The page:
Two months on from the election and it is very clear that this government is Conservative only in its composition.
The Chancellor has announced a number of policy initiatives, but perhaps the most headline-grabbing is that of non-protected government departments being expected to come up with spending savings of up to 40 per cent of their budgets.
If I think back to the coalition, I think the prospect of this happening with the Liberal Democrats having seats in the cabinet would have been unlikely at best, and these types of proposals would likely have resulted in a very messy divorce much earlier in the last parliament.
What the Chancellor does now have of course, is a working majority in parliament, albeit a small one, and he seems very focused on transforming what he sees as the role of central government.
In short, that includes smaller central government and greater autonomy, decision-making and control of funds at regional and local level.
The budget held few surprises for the housing market , but there was one specific curb on the Buy-to-Let market of limiting landlord mortgage tax relief to basic rates of income tax, although this is not due to commence until 2017 and will be in introduced in a phased approach over a four-year period.
Those landlords who are affected should therefore have plenty of time to adjust to this and, as a result of the change, we may see more properties being owned within the structures of Limited Companies for Buy-to-Let rather than by individuals due to the differing taxation approaches, particularly as the Chancellor also announced proposals to reduce corporation tax rates.
The housing and mortgage markets have been steady through the first half of 2015 and, as we have commented previously that we did not witness any significant slowdown in activity in the lead up to the general election, neither have we seen any significant change in momentum following it.
Gross mortgage lending in the first half of 2015 is estimated by the Council of Mortgage Lenders to be circa £96bn, which is almost identical to the same period in 2014.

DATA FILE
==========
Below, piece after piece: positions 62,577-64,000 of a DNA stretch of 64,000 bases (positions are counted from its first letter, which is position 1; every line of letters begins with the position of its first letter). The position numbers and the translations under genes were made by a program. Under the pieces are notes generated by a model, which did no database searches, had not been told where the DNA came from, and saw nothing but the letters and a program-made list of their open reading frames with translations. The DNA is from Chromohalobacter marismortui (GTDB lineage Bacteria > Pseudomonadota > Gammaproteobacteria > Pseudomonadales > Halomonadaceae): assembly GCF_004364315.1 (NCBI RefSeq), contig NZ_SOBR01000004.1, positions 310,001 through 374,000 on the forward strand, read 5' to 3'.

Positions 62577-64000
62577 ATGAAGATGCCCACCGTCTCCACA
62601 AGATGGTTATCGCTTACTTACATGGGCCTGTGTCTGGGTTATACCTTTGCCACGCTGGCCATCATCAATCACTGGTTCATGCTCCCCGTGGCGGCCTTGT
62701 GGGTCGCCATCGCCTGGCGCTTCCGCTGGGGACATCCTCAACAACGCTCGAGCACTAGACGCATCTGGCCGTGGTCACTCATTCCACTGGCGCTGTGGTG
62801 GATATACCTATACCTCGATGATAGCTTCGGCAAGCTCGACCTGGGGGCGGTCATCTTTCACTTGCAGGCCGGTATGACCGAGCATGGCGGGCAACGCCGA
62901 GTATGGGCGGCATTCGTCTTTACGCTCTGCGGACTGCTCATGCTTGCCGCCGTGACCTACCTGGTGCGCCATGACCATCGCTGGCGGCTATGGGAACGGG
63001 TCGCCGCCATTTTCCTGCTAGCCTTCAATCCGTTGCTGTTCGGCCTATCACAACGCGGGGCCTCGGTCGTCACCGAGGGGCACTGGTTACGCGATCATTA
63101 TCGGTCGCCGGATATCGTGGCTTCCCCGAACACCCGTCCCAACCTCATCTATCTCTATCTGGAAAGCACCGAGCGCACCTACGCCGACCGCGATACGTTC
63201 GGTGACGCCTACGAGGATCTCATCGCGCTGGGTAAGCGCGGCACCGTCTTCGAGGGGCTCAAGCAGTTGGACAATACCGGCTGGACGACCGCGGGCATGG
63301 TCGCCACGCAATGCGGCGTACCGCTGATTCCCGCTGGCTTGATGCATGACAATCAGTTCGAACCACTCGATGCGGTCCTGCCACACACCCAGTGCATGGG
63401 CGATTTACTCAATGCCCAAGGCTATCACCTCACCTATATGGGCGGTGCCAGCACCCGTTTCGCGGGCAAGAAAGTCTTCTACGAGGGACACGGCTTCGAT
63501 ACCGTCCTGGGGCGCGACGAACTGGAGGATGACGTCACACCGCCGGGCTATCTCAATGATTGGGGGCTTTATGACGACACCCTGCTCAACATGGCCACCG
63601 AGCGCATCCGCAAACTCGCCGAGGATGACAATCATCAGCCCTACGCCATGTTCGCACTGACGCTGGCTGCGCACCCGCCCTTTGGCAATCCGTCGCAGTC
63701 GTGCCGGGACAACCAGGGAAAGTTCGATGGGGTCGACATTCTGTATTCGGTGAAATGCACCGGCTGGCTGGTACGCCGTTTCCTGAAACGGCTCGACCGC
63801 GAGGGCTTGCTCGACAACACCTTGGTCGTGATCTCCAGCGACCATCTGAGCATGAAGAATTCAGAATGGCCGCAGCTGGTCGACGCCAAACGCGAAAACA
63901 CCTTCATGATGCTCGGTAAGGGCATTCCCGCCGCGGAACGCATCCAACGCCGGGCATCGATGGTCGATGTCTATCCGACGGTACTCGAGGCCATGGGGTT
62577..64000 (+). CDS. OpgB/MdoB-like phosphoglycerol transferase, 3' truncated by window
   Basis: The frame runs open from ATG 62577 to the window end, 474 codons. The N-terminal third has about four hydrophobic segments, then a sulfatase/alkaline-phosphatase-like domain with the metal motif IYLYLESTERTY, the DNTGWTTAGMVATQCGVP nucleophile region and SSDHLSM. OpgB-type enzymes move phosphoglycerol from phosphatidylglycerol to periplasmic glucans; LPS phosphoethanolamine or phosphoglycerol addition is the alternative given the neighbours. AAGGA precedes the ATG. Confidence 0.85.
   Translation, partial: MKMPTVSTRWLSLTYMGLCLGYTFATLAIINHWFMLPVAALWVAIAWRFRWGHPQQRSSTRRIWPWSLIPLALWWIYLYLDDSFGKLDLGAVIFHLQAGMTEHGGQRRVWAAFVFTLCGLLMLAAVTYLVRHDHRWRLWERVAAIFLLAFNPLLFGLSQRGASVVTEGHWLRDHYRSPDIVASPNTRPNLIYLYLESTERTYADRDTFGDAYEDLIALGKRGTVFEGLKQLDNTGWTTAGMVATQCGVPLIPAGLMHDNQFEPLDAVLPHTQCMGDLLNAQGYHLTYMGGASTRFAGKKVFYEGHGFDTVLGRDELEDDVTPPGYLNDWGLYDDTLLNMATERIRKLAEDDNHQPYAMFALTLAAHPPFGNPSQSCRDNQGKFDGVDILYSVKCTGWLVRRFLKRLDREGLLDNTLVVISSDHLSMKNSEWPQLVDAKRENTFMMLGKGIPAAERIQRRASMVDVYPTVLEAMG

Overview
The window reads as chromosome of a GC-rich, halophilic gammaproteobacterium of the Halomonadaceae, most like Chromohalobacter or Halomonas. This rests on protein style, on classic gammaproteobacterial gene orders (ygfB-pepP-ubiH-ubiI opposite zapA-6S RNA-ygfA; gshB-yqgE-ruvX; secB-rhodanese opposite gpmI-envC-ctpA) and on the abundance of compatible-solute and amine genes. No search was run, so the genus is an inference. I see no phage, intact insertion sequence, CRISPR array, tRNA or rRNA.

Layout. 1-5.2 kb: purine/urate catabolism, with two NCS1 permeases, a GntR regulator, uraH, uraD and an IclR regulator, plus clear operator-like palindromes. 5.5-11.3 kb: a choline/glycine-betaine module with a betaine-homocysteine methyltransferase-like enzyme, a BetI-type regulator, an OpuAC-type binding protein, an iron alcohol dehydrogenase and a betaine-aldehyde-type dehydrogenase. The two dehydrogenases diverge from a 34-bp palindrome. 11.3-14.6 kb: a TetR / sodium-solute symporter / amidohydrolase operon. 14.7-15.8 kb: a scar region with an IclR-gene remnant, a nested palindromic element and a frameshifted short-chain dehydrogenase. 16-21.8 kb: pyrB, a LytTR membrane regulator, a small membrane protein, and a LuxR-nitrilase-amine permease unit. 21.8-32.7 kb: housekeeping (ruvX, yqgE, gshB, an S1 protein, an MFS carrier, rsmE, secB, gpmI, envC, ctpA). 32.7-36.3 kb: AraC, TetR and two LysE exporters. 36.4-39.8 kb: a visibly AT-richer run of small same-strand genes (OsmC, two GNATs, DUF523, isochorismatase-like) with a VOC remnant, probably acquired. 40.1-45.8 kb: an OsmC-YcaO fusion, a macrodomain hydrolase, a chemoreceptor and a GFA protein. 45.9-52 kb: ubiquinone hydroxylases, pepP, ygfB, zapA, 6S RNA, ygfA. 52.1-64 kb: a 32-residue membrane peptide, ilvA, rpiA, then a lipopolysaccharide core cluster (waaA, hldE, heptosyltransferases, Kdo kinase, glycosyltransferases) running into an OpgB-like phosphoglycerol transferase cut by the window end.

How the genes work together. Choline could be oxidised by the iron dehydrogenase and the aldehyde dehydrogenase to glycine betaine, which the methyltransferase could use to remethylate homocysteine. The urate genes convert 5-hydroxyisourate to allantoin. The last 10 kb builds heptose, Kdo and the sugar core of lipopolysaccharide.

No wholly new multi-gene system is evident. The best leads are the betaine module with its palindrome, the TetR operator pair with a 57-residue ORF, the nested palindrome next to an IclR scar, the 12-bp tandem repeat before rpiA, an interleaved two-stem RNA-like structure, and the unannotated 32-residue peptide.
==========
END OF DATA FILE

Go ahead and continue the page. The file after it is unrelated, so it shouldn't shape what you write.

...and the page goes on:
Activity in the second half year is historically generally higher than the first, although remortgaging activity could be stimulated further following comments from the Bank of England Governor, Mark Carney, who in addressing the Treasury Select Committee commented that the “point at which interest rates may begin to rise is moving closer, given the performance of the economy”.
Although he has previously offered similar commentary before and no change has subsequently occurred, expectations are now potentially for a Bank Rate rise in early 2016.
Borrowers already appear to be more aware of the improving overall economic picture and the potential impact on monetary policy, and we anticipate that remortgaging will continue to increase as borrowers will look to lock into attractive rates ahead of any Bank Rate rise.
On the wider economic front, inflation has once again dipped back down to zero, but there was an unexpected rise in the unemployment rate, although most commentators feel this is something of a one-off.
What this may point to is further evidence of the skills gap that has been much talked about, as there are literally thousands of job vacancies across the UK economy but it would appear many of those who are unemployed, particularly long-term, do not possess the skills to enter employment.
The Chancellor’s further cap on benefit payments is clearly designed to push more people, many of whom are longer-term unemployed, into work, even if that is relatively unskilled lower paid work and is very much part of a Conservative policy.